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Study Guide #2

by: Elizabeth Notetaker

Study Guide #2 WLDF 365

Elizabeth Notetaker
GPA 3.9

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Dr. Kristen Kling
Study Guide
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This 13 page Study Guide was uploaded by Elizabeth Notetaker on Friday November 6, 2015. The Study Guide belongs to WLDF 365 at Humboldt State University taught by Dr. Kristen Kling in Fall 2015. Since its upload, it has received 87 views. For similar materials see Ornithology in Wildlife at Humboldt State University.


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Date Created: 11/06/15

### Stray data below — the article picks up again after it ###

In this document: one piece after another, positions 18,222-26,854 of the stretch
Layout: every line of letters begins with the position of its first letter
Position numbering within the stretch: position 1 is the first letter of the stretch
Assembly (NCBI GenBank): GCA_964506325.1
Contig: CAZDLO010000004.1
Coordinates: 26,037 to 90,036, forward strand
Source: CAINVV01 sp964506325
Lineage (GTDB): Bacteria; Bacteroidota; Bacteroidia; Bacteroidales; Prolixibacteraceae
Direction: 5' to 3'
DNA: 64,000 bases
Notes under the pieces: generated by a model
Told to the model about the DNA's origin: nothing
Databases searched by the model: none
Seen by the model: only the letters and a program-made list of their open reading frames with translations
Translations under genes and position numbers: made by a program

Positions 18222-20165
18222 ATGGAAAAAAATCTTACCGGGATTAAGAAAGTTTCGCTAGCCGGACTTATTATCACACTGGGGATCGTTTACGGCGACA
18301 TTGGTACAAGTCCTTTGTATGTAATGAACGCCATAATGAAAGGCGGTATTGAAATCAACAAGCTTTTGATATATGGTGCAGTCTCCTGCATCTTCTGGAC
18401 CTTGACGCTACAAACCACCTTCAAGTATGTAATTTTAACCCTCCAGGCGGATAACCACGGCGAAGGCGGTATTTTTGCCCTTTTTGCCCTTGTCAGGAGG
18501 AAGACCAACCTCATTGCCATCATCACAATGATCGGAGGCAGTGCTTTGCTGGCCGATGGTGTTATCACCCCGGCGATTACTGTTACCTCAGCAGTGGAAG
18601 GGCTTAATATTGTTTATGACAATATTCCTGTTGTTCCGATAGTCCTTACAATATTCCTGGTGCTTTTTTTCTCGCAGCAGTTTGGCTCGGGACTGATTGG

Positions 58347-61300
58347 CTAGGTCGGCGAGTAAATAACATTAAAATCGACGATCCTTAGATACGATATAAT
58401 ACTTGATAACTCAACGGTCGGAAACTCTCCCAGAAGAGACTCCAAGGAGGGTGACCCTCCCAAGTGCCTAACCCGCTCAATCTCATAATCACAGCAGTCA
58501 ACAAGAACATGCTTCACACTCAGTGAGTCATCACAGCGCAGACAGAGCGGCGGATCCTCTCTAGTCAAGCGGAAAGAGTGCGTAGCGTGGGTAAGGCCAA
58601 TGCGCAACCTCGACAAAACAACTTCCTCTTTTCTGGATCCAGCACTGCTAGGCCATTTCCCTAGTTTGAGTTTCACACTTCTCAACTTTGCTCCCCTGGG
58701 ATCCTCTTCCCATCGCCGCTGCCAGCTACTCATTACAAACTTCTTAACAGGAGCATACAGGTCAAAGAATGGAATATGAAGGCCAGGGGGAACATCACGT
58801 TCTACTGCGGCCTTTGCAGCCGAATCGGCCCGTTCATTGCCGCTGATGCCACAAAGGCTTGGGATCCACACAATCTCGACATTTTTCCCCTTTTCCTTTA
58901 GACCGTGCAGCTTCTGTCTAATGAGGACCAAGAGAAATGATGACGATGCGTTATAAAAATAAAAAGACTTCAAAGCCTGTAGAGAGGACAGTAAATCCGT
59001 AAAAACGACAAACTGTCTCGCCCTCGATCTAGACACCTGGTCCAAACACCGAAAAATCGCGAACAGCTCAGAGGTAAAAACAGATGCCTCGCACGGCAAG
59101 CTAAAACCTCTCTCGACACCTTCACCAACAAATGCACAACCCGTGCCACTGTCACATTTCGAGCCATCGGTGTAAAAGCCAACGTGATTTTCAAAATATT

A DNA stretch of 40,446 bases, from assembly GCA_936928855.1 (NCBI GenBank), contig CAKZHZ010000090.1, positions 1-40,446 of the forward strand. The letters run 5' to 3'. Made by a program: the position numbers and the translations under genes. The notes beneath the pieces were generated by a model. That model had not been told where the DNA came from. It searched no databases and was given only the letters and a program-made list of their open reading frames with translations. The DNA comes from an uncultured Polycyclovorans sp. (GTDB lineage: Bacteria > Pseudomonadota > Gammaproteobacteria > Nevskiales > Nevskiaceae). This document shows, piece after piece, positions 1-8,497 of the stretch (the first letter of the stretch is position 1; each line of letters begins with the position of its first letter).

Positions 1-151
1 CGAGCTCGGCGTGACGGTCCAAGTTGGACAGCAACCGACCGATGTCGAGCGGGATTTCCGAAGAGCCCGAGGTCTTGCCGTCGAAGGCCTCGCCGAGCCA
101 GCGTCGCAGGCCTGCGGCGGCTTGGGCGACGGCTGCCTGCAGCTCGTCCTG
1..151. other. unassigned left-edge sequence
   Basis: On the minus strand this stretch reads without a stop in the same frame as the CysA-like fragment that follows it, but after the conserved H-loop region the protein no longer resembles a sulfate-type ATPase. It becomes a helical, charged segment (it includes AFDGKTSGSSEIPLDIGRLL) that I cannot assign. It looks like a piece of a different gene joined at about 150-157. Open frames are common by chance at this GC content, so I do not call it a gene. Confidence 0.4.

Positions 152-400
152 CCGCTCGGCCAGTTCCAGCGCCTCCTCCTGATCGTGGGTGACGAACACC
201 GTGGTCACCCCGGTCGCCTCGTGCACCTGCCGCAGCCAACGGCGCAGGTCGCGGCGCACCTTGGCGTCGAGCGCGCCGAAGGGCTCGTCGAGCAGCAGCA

WLDF 365  Exam #2 Study Guide Fall 2015 Mark Colwell  SENSES: Interspecific variation due to diurnal or nocturnal activity, feeding underwater or from the air,  etc. Q: What percentage of the cranial volume can the orbitals take up? ­up to 50% Locations of the Eye: 1) Side a) =monocular, but panoramic view 2) Front a) =binocular view b) Eye Structure: ● Sclerotic ossicles ○ like reptiles  ● Iris  ○ colored or dark ● Pupil ○ large ○  increased light cast on retina ○ precise image control ● Pecten ○ like reptiles ○ likely nutritive function ● Cones and rods ○ for color and night vision ○ 4 types of cones (including UV sensitive cone) ● Retinal fovea ○ high cone density for acuity Flicker­fusion frequency ­high in birds for resolving high speed information ­relationship between body size and perception of temporal change  smaller birds have higher flicker fusion ­varies by species Eye shapes:  1) Flattened= wide­angle lens  a) short optical axis = small image and enhanced scanning b) EX: Sparrow 2) Globose = zoom lens  a) long optical axis= large image b) curved cornea gathers light  c) EX: Hawk 3) Tubular= zoom and low f­stop a) long optical axis b) greatly curved cornea and lens gather light c) many rods d) EX: Owl Underwater Vision ● cornea alters refractive index ● compensate for sudden change in refractive index from compressed cornea ● rapid lens adjustment with ciliary muscles ● EX: Brown Pelican Q: What muscles are involved in rapid lens adjustment needed for underwater vision? =ciliary muscles Owl Adaptations: ● asymmetric skull  ● binaural fusion ● facial disk to acquire sound ● binocular vision ● acoustic “crosshairs”  Mechano­reception: 1) Skin/feather follicles  2) Herbst corpuscles in tip of bill, tongue 3) Feet Olfaction ● generally small olfactory bulb, which relates to poor smell ● exceptions: kiwi, vultures, shearwaters Q: Which bird is used to find natural gas leaks? =Turkey Vulture Paratympanic Organ (PTO) =innate barometer ­senses changes in atmospheric pressure  Taste ­birds have few taste buds  Q: What group of birds is considered most intelligent? =pigeons or corvids Q: What group of birds has best spatial memory? =corvids, parids ­have well developed hippocampus Q: What part of the avian brain is most involved with avian intelligence? =corpus striatum ­birds with greater striatal development performed more accurately on tests ­lesions in the striatal region interfere with learning COMMUNICATION: Vocal Learning among Taxa: 1) taxa with little learning abilities  2) taxa with rich vocal repertoires and learning a) Restricted to brief period b) Learn until a young adult c) Learn for 1­2 years d) Learn forever Q: What part of the avian brain is associated with song?  =HVC Areas of Sound Production: 1) Feathers 2) Feet  3) Air Sacs  Song + Call  ● under influence of gonadal hormones ● evidence: ○ Castration done to male ■ led to no song, or no alternate plumage ○ Castration + testosterone given to male  ■ still had song ○ Testosterone given to female ■ led to song in female Reasons for mimicry in birds:  ● non­adaptive by­product of learning  ● sexually selected signal repertoire ● species recognition (especially in brood parasites) ● manipulation Q: What are some examples of bird mimics?:  =Lyre Bird, Northern Mockingbird, Brown Thrasher, corvids, parrots, mynahs, etc Q: What is the difference between a song and a call? ● song ○ complex ○ used for acquiring a mate ○ generally given by males  ● call ○ simple ○ communicates territory  ○ contact call ○ alarm call ○ used in diversity of situations ○ given by individuals of varying ages and sexes Q: What types of birds have primitive syrinxes? =owls, pigeons, swans Song Dialects: ● within species variation ● regional and localized differences in song ● relationship to model? ○ accuracy of learning ○ distance of dispersal ○ timing of dispersal relative to learning Adaptive Significance of dialects:  ● maintains species or subspecies boundaries  ○ mate with “like­song” types  ● can cause rapid speciation or hybridization  ○ can be caused by female incorrectly song recognition Q: Why is the oscine group so diverse? =diversity of song development AVIAN REPRODUCTION: Weight­saving Adaptations: 1) Oviparity 2) Seasonal atrophy 3) Asymmetry of reproductive organs Male Reproductive System: ● Homogametic (ZZ)  ● slight asymmetry (L ­> R) ● seasonal atrophy and recrudescence  ● intromittent organ in some species (to facilitate sperm transport) ● testes size correlates with mating system ○ increases in polyamorous systems ○ driven by sperm competition ● cloacal protuberance ○ house seminal vesicles  ○ cools sperm ○ swells seasonally ○ useful in sexing most passerines  Female Reproductive System: ● heterogametic (ZW) ● strong asymmetry  ○ left functional ovary ● strong seasonal changes in size ● born with set # of follicles  ● follicles produce one ovum at a time  ● laying intervals  ≥ one day ● sperm storage capabilities  ● chicken senescence (end of ability to produce eggs)  ○ doesn’t happen in wild Copulation:  ● preceded and followed by courtship behavior ● juxtaposition of male and female cloacae ● timing coincides with female fertility period Q: What are some female adaptations to polyandrous mating system? =females usually lay smaller eggs, females sing, arrive earlier than males in spring Sections of Oviduct: 1) Infundibulum 2) Magnum 3) Isthmus 4) Uterus 5) Vagina/Cloaca Medullary Bones:  ● long bones (tibia and femur) involved in embryo growth  ● store calcium ● mobilized during laying by hens  What is the difference between Precocial and Altricial young: ● Precocial  ○ high yolk investment ○ already mostly developed at hatch ○ chicks feed themselves ○ nidifugous young ■ =young leave nest shortly after hatch ○ EX: waterfowl ● Altricial ○ low yolk investment ○ hatched poorly developed  ○ develop rapidly after hatch ○ chicks fed in nest by adults ○ nidicolous young  ■ =young stay in nest after hatch ○ EX: songbirds  Q: What is the definition of “fledge”? =when a check leaves the nest/is flight capable Types of “Double­Yolkers”: 1) Monovular a) monozygotic  ● 1 blastoderm ● fraternal twins b) bizygotic ● 2 blastoderms  ● fraternal twins 2) Binovular ● fraternal twins from 2 yolks Parts of Egg:  1) air cell 2) yolk 3) chorion 4) amnion 5) amniotic fluid 6) embryo  7) allantois 8) shell 9) albumin Shell Structure:  1) Cuticle  2) Spongy layer 3) Mammillary layer 4) Shell membrane Development: 1) Chick punctures air cell with beak 2) Starred egg= rough edges on outside of egg  3) Pipped egg= puncturing of membrane, then crack shell and head comes out Q: Where does respiration occur in the egg before the chick hatches?  = mostly through the shell membrane ­has pores that permit passive respiration via capillaries of chorio­allantoic  membrane ­until the chick pips, then the chick will start to use lungs Q: What are some techniques used to age eggs? =egg floatation and candling Q: What is the largest bird in recent times? = the Elephant Bird What are some Selective Pressures on Eggs?: 1) Clutch size 2) Egg size 3) Shape  4) Color Q: What is the definition of fitness related to birds? =number of young  Clutch= # of eggs laid by a single female in a reproductive attempt (nest) ● variations:  ○ Brood parasites (cuckoos, cowbirds) ○ Cooperative breeders (anis, woodpeckers) Egg Laying Patterns: 1) Determinate=fixed # of eggs  a) EX: Seabirds, shorebirds 2) Indeterminate= variable # of eggs a) EX: Waterfowl, songbirds  Q: What experiment can be done to distinguish between determinate and indeterminate layers? =remove eggs from nest during laying period and see how female reacts  ● if she replaces the removed egg, then she is an indeterminate layer ● if she does not replace the removed egg, then she is a determinate  layer Timing of Egg Laying: ● Many species lay 1 egg/day ● Some lay 4­8 eggs )*()* ● Usually laid during morning Q: What are some arguments for variation in clutch size? 1) Population control 2) Food limitation 3) Physical ability to cover eggs 4) Lack’s hypothesis a) # of young fledged drops in large clutch sizes 5) Other hypotheses/amendments a) annual vs.  Egg Laying in Dinosaurs: ● Clutch laid in a nest on or in the ground ● Paired oviducts that lay simultaneously Egg Laying in Reptiles: ● Clutch laid in a buried nest  ● All eggs laid at once  ● No evidence of medullary bone Incubation= the process by which eggs are kept at temperatures suitable for development in a  humid environment that is regularly changed to allow for gas exchange and during which eggs  are turned regularly.  Incubation Constancy: percentage of time a female sits on a nest What is the benefit/purpose of turning eggs? = keeps the embryo from adhering to the shell Types of Reserves:  ● Endogenous reserves ○ “capital”  ○ = reserves that are stored in fat within female  ● Exogenous reserves ○ “income”  ○ =energy comes from environment MATING SYSTEMS: Darwin’s influence:  ● in most birds:  ○ Males tend to have brighter plumages and compete for mates ○ Females are less colorful and care for young  ○ EX: Peafowl  ● Exceptions:  ○ female is brightly colored  ○ EX: Wilson’s Phalarope Mating System Constraints: ● Oviparity  ○ compared to mammals  ● Development of young  ○ among bird taxa  ■ altricial vs. precocial Parental Care Patterns:  1) Biparental  a) both parents are required to raise eggs and young i) EX: Emperor Penguin 2) Uniparental a) one sex emancipated from incubation and raising young  i) EX: ducks, hummingbirds, lekking species like ruff  and buff­breasted sandpiper, and a few handful of passerines.  Mating Relationships: 1) Monogamy  a) one male with one female i) Duration of pair bond:  (1) Lifetime  (a) EX: Swan, geese,  wrentit (2) Annual  (a) EX: Penguins, some  shorebirds, raptors 2) Polygamy a) Polygyny  i) one male with many females  ● EX: Red­winged Blackbird b) Polyandry i) one female with many males  ● EX: Wilson’s Phalarope  c) Polygynandry i) EX: European Dunnuck  ii) female territory overlaps with alpha male and beta  male  iii) males overlap with multiple females iv) males care for young in proportion to copulations d) Promiscuity i) often in lecking groups  3) Cooperative breeding  a) Helpers i) EX: Florida Scrub Jay ii) non­migratory population, longterm monogamy iii) includes parents, stepparents, distant kin iv) assist in raising young by defending territory or  resources, feeding young, acting as sentinels b) Communal Breeders i) EX: Acorn Woodpeckers  ii) granaries=limited resource, longterm investment,  center of social unit  iii) sisters with dominance relationships (1) submissive females start laying first (2) dominant females push eggs out of  nest (3) dominant females start laying their  own eggs in the nest Mechanisms of acquiring mates:  1) Resource defense  a) Resource Defense Polygyny: i) defends territory ii) EX: Passerines (Song Sparrow), dabbling ducks b) Resource Defense Polyandry  i) EX: Shorebirds (Spotted Sandpiper, Wattled  Jacana)  2) Mate access or defense a) Mate Defense Polygyny i) male defends females  ii) EX: Northern Pintail, Bank swallow  b) Mate Defense Polyandry i) females defend males  ii) sequential polyandry  iii) females do not defend territory iv) EX: Phalaropes  3) Dominance a) Male Dominance Polygyny: ● lek­based ● multiple arenas with males displaying to females ● uniparental care=female ○ males only do fertilization  ● EX: Ruffs and Reeves, Sage Grouse Cock­of­the­ Rock 4) Cooperation 5) Sequential polygamy  6) Simultaneous polygamy  Social Polygyny and Genetic Polyandry  ● males display on lek ● uniparental care=female  ● females mate with multiple males  ○ raises clutch of multiple parental genetics  ○ could visit lek multiple times or store sperm  ● EX: Prairie Chicken Q: What is the ancestral mating condition in believed to be in birds? =monogamy Q: What are two hypotheses supporting the evolution of cooperative breeding in birds? 1) Kin selection a) inclusive fitness  b) shared genes with kin 2) Ecological constraint a) individuals help because they have no other option b) habitat quality is usually bad  c) habitat is saturated Q: Under what circumstances will habitat limitations favor helping? 1) Dispersal rate is high 2) Probability of territory establishment is low 3) Probability of finding a mate is low 4) Probability of breeding is low  DEMOGRAPHY: Q: What is the definition of demography? =study of statistics such as births, deaths, income, or the incidence of disease  (= study of population biology) deme= group of interacting individuals Q: Why study demography? 1) Theoretical value  a) Life history strategies 2) Applied importance  a) Hunting b) Endangered species Q: How to study demography? 1) Mark birds 2) Track over time  3) Recaptures/Returns a) Look at Swainson’s Thrush tail feathers 4) Measure breeding success a) Capture young­of­the­year b) Swans, geese, and family groups r & K­selected Species: ● correlated with vital rates (productivity and survivorship) ● differ in age of first reproduction and clutch size 1) K­selected a) EX: Penguin  b) raise 1 young per year over long time period 2) r­selected a) EX: Sparrow  b) breed in the first year